10 Authentically Spanish Words and Phrases You Won’t Learn in Class
Updated: Aug 25, 2020
The Spanish that you read in most textbooks is absolutely correct, but it is missing the colour and variety of the language spoken in Spain. Take a look at this list of phrases to improve your understanding and to sound more like a native Spanish speaker.
This is a phrase you will hear across Spain. Translated literally this means “how strong!” It is used as a way to express surprise like “Wow” or “Oh my gosh”.
“Chaval” is an informal way to say “kid” or “young person”. You can also say “¿Qué tal, chaval?”. This is the equivalent of saying “How’s it going, mate?”.
“Buen rollo” literally translates as “good roll”. It is generally used to mean “good vibes” or “good feeling” and would have the sense of something being friendly, harmonious or generally positive.
“Un mono” is a monkey in Spanish. However, specifically in Spain, “ser mono” can be used to mean “to be cute”.
“Madre mía” means “my mother”. It is often used as an exclamation a bit like using “my god” in English.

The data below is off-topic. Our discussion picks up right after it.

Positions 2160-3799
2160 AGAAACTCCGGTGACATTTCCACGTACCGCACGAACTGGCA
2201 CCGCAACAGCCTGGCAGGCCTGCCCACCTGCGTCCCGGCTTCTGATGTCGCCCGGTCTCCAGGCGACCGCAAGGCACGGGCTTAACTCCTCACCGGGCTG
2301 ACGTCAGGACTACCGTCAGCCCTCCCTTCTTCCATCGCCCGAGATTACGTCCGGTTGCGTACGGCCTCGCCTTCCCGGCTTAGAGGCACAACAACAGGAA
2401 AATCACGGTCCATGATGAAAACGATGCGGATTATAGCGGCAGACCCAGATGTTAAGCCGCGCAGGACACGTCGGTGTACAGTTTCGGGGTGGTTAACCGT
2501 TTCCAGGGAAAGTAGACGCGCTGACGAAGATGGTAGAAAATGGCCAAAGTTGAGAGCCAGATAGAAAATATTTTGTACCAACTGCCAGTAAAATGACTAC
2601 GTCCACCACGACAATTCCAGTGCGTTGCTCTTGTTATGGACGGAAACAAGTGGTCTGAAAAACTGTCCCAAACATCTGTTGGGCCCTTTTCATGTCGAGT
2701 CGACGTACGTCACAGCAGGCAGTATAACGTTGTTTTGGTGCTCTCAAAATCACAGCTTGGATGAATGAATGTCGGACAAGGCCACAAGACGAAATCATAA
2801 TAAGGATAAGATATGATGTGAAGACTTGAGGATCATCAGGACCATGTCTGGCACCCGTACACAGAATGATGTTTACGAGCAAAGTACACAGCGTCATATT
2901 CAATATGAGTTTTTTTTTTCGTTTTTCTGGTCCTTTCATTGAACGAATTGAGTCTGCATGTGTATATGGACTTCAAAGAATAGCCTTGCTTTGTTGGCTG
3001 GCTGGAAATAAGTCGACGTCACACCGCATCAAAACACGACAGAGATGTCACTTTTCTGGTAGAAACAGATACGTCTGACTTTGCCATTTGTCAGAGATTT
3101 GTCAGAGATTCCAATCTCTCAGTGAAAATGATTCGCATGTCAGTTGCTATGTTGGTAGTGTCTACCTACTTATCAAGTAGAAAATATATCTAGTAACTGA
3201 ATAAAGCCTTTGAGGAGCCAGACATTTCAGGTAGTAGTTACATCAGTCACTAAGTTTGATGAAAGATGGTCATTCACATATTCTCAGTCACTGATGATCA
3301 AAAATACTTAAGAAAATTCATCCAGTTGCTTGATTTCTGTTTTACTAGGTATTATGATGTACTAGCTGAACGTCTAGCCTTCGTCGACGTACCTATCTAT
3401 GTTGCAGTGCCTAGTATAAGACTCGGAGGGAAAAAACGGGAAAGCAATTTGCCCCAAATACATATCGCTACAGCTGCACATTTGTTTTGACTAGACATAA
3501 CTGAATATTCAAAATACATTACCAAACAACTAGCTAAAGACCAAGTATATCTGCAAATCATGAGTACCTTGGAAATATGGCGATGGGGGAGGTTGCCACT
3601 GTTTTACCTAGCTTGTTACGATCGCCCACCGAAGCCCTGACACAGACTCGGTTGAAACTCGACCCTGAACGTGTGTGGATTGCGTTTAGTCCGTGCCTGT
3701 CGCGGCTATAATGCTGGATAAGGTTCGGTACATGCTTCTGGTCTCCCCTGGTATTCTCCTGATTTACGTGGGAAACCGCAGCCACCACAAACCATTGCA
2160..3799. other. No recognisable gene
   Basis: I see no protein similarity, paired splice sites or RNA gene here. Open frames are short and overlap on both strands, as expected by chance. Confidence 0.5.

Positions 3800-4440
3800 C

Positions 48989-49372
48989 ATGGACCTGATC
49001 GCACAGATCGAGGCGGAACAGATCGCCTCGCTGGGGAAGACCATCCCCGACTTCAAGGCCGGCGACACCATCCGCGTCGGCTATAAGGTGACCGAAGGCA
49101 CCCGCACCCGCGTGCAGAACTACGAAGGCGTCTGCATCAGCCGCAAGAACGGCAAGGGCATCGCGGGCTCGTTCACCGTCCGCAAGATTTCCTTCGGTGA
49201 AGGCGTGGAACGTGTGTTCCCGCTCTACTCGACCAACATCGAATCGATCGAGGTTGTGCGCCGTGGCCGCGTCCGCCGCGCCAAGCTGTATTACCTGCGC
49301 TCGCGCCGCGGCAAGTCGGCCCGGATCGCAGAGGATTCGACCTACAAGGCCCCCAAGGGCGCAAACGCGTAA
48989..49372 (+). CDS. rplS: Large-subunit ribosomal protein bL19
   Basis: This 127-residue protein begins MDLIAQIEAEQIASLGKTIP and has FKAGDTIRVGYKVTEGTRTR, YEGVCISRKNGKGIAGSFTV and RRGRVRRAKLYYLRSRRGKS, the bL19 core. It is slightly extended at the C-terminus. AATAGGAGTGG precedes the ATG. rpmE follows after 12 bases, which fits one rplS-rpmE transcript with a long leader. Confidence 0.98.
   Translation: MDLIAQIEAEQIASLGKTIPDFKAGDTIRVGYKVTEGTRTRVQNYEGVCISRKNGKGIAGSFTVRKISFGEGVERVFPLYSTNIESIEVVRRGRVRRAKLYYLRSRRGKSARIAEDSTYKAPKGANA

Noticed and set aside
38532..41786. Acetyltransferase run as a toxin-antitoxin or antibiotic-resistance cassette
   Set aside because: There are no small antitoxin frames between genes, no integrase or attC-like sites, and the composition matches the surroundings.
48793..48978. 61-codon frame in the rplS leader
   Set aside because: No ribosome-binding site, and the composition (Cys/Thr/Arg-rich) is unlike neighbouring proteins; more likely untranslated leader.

Tomar el pelo
The literal translation of this is “to take the hair”. However, when someone in Spain asks you “¿me estás tomando el pelo?”, this means “are you kidding me?” or “are you pulling my leg?”.
Estar como una cabra
Although the literal meaning of this phrase is “to be like a goat”. To say “estoy como una cabra” means “I am a little crazy today”.
Estar sin blanca
This phrase is used in Spain when someone hasn’t got any money and wants to say “I’m broke”. This idiom comes from a coin introduced in 1386 called the Blanca de Agnus Dei.
Con las manos en la masa
Translated word for word this phrase means: “With hands in the dough”. However, "agarrar a alguien con las manos en la masa" means “to catch someone in the act” or “to catch someone red handed”.
You may know the words “tío” and “tía” as “uncle” and “aunt”. You’ll find in Spain these are also used as informal slang. ¿Qué pasa tíos? means “What’s up guys?”.
Many of these words and phrases are very specific to Spain. For each Spanish speaking country there are a whole range of idioms and informal slang that give the language a regional flavour. I hope this helps you when you start having conversations in Spain. Have you come across any Spanish slang or idioms? Let me know in the comments!
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Hi, I am Karen. I am a languages tutor and blogger. I offer online tuition for students across the UK. I live in Tonbridge, in Kent, with my husband and my son. For me learning Spanish has meant fun, adventure, friendship and fulfilling work. I love sharing all that I have learnt with my students and via my blog. If you would like to receive 10% off your first online lesson, as well as regular updates and tips for learning Spanish, subscribe here.